(A brief introduction: Hi, I'm Noah. You probably don't remember me from such productions as "32feet gets impressively drunk on SPIN's dime" and "Good god, that's the Futurehead's music," but I was there. Now I'm writing here. We're taking this thing bicoastal. From San Francisco, with love.)
The Messiah -- happy, sober, and dressed entirely in black -- is bathed in white light at the front of The Regency Ballroom stage. Julian Casablancas traded his four horsemen for an impressively well intentioned if not always perfectly executed solo album and six new bandmates. Two guitarists, two keyboardists, and two percussionists are arranged in a semi-circle behind the once and future(?) lead singer of the Strokes, symmetrical through the Y-axis. They will barely move throughout the entire set, stuck inside their individual Casblancas-created Calling Bubbles.
The Chosen One, however, wanders freely around the stage. One earns this privilege after one's first band saves rock and roll. To his credit, "Phrazes For The Young" simultaneously builds upon and moves away from the music of the group that wrote the No. 1 album of our dying decade, a fact that's clear in concert. The choice to open the set with "River of Brakelights" -- whose backbone is the lyrics "getting the hang of it/timing is everything" -- hints perhaps at the novelty the singer experiences when he's alone as the centerpiece, but this thought fades minutes later when the chorus of "Left & Right In the Dark" explodes, driven by, dare I say, peppy keyboards. Casblancas can sing about stumbling in the dark, but he knows exactly where he's going. We, of course, will follow.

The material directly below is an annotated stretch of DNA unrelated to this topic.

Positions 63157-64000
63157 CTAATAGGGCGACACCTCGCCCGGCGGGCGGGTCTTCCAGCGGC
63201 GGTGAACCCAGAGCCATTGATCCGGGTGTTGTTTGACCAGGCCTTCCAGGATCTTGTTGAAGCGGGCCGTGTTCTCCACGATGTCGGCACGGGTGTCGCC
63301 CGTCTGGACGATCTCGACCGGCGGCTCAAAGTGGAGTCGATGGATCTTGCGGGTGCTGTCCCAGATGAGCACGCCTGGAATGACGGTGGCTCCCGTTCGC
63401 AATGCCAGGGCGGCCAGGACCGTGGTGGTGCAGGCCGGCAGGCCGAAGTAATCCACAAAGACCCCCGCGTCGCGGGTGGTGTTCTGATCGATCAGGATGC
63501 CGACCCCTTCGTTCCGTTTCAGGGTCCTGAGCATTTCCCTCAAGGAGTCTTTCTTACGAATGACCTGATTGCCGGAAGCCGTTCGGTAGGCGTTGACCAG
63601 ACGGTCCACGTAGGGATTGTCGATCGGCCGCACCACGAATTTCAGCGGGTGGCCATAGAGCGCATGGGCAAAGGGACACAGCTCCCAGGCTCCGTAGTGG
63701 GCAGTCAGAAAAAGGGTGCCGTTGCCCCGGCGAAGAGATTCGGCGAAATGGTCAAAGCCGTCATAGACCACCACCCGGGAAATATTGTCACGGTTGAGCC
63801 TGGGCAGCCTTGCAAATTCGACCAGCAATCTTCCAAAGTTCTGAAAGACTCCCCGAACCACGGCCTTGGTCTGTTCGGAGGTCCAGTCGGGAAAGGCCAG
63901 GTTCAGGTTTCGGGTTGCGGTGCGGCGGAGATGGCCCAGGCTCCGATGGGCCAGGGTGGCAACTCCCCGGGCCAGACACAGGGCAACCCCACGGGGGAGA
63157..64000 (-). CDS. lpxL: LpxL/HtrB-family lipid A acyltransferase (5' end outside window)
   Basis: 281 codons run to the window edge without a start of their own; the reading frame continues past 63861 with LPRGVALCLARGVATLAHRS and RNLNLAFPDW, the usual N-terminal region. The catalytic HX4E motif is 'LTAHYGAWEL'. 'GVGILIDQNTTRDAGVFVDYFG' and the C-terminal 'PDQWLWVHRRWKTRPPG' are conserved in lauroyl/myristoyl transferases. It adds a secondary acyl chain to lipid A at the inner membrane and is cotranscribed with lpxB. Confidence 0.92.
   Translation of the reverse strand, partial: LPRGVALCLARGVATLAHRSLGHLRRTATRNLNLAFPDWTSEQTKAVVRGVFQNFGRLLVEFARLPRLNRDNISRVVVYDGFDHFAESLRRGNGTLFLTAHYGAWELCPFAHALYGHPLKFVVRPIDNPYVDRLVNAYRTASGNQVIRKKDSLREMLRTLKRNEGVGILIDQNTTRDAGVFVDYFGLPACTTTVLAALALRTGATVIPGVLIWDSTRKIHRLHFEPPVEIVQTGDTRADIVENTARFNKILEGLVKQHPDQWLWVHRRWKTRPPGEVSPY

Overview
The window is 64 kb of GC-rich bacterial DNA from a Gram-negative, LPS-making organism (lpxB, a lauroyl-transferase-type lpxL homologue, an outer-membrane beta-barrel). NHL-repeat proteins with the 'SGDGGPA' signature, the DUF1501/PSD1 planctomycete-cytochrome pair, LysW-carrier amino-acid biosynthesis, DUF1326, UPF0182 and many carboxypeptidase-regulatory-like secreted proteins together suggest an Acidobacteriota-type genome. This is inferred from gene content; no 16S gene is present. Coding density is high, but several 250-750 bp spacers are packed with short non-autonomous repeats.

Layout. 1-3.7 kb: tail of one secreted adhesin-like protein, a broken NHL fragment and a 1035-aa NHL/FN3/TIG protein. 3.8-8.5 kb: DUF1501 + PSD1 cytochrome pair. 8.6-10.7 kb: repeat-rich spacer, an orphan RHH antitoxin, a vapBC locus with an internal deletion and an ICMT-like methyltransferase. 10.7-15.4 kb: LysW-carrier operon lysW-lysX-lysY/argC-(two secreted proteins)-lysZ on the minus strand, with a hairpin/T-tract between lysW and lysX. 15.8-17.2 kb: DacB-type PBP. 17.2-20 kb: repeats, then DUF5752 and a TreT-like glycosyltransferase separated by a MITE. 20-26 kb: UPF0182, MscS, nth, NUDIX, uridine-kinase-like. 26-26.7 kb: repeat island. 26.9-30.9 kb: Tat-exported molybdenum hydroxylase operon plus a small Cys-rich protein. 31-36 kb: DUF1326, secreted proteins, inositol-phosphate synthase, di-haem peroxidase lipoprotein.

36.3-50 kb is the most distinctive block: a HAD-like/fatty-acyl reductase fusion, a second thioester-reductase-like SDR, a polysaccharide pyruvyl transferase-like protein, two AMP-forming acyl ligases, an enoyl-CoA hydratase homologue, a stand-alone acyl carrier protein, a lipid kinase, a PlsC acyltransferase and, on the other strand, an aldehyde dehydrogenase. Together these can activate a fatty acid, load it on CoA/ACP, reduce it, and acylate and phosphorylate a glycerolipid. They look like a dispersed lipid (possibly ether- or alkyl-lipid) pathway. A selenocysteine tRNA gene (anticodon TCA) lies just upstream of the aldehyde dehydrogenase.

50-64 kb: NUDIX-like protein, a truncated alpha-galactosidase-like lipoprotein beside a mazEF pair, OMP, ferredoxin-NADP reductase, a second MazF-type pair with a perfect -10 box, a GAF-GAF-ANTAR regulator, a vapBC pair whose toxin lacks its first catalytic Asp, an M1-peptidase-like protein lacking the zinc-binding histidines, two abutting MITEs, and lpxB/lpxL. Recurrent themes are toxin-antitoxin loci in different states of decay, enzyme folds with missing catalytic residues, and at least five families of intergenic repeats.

Julian, it seems, is enjoying himself on stage, becoming less posture and more human with each song. He increasingly interacts with both the crowd and his bandmates. Pretense washes away in a sea of well-orchestrated lights. During the set's one cover -- The Strokes' "I'll Try Anything Once," chosen, I have to assume, because a fan in the front row held up a homemade cardboard sign with the song title written on it -- he forgets the line "everybody was well dressed." (Accidental symbolism of mental departure from previous band known as time went on more for their clothes than their music=high.) Later, Casablancas announces that the group on stage at The Regency will play a b-side: "We'll probably ruin it, but shit, we're gonna have fun no matter what." By the end of the song, he's proven prophetic on both counts. The song is a wonderful disaster, ending with a wall of noise created by seven musicians playing their instruments, hard.
Being the Music Messiah is lucrative -- how else can you explain half a dozen band members in addition to a three-piece horn section that supports two songs? -- but I suspect it's not that much fun. The Strokes imploded under the pressure, splintering and going their separate ways. The band's lead singer doesn't want to save us again and, quite frankly, we don't need him to. But damn, it's nice when he walks among us.